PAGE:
My husband Dan and I have had a 200 gallon aquarium for 16 years, however
we have not had water or fish in it for about 5 years.
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Our 200 Gallon
DIY Aquarium Background
Dan and Becky Topp
Des Plaines, Illinois
We did a large remodel of our home and after losing our discus to a mishap (water change gone bad) we decided to shut the
tank down for a while until the remodel was done. The remodel took longer than expected and we are just now getting the tank
going again. In mid January 2011, my husband was searching YouTube for ideas for a background for our tank.
After we saw some of the examples of what people had done with backgrounds, I did some further searching and came across
Dramatic Aquascapes and just loved the work Glenn had done.
do-it-yourself aquarium and semi-aquatic background designs beyond the traditional
I decided to use 2” pink insulation and my goal
was to make something as real looking as
possible. I also wanted to create a lot of caves
and crevices for the fish to hanging out in.
I drew out the large shapes on the insulation
board and my husband cut them out with his
portable Milwaukee Hackzall. I spent hours and
hours sanding each piece with 60 grit
sandpaper to get the pieces to look like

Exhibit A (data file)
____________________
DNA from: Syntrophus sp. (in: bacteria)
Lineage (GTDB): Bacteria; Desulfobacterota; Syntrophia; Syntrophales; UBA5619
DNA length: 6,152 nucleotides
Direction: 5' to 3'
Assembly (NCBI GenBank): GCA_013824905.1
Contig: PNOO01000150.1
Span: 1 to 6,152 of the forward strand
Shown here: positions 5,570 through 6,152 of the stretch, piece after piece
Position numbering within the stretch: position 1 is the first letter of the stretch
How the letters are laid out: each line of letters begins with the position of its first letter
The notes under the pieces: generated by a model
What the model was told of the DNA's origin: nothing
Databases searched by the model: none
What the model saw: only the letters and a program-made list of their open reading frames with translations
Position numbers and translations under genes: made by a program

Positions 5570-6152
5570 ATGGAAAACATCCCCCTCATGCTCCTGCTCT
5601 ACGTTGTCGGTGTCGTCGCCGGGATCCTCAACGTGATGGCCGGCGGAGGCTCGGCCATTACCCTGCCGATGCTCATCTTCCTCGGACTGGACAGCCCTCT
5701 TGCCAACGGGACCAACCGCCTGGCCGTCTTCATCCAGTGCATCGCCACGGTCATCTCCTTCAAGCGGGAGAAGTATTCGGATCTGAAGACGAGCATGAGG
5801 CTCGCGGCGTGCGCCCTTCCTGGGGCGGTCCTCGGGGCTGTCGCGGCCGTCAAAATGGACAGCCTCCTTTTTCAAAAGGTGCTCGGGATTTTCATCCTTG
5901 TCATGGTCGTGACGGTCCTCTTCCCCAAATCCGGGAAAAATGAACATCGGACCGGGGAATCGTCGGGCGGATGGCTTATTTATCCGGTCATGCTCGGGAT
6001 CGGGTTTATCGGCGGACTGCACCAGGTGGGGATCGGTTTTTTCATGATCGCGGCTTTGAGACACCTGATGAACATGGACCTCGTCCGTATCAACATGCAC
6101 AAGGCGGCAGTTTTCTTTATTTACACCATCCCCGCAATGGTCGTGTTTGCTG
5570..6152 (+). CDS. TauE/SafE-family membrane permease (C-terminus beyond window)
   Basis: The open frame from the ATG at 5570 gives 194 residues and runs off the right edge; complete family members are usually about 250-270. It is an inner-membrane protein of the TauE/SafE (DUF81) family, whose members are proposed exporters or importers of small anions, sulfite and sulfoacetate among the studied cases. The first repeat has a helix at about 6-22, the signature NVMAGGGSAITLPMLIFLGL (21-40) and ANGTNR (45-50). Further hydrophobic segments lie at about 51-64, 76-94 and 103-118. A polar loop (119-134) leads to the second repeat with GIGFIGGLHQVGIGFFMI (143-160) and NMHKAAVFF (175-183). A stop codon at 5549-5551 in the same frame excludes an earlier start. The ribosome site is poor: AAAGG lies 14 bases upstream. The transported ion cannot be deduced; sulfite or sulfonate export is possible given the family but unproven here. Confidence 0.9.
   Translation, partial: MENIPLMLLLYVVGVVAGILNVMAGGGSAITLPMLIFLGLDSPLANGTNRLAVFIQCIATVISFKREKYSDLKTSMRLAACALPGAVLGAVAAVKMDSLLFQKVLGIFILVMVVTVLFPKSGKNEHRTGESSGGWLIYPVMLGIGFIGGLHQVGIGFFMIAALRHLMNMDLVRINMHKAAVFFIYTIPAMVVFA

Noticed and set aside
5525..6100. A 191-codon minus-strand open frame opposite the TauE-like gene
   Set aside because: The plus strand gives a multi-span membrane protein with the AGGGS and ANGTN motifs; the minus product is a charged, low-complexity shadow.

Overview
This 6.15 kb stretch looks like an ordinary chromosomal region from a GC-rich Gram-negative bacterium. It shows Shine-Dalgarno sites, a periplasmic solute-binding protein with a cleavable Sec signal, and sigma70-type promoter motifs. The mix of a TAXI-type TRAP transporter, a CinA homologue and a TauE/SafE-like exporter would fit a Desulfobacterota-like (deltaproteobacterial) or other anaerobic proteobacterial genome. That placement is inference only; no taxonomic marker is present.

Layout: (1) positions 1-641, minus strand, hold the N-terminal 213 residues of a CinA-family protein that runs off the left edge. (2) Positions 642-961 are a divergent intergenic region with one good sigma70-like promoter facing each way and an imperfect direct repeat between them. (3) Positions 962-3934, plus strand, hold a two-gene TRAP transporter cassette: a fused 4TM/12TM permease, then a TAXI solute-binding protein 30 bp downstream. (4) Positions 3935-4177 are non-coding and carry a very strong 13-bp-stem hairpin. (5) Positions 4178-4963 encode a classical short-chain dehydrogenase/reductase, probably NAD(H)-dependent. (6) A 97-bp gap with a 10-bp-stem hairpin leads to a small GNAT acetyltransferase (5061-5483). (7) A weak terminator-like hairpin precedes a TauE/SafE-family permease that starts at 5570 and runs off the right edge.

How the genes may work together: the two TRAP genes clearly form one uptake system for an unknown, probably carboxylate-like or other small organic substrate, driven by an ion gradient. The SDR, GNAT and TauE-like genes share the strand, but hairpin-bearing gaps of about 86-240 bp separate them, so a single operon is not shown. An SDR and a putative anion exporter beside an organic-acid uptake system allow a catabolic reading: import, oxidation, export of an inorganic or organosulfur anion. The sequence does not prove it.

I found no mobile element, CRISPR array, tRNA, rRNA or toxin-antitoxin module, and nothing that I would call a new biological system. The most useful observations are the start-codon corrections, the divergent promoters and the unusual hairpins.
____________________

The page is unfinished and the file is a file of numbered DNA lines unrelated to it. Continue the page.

layered rocks. I learned the hard way that one
should wear gloves when using 60 grit
sandpaper. Also, sanding this stuff is a huge
mess! It is like opening a beanbag chair.
The little pieces of insulation are statically
charged and stick to everything – even my poor
dogs! I would also recommend wearing a dust
mask when sanding this stuff.. I actually would
have preferred to do this job outside, however
it was in the dead of winter in Chicago.
It took me about a month of working on the
pieces after work and on the weekends to get
everything shaped just right. I placed everything
in the tank and had it all ready to go. I then had
to wait for my husband to get all the plumbing
done. We have a system that circulates to the
basement below the tank and runs through the
pump, several canister filters, and a UV filter.
The system also includes the ability to easily
add fresh filtered water.
This works out great as the mess and noise is
all downstairs in the basement. My husband
had already drilled holes in the tank for the
previous set up, but had decided he wanted to
go with bigger pipe this time. This meant we
had to order the proper bits and bulkhead
fittings and drill the holes larger. It was a bit
nerve racking helping him drill the rather large
holes, but it all worked out.
There are two pipes for the return on the right
and two more pipes on the left for the supply. In
the middle of the tank is the all important
overflow. This is an absolute must when you
have a closed system with the ability to add
fresh water! Believe me, we learned that the
hard way! Also mounted under the tank is a 650
watt inline heater. Another month later all the
piping was done I could finalize all of the pieces
and start coating them.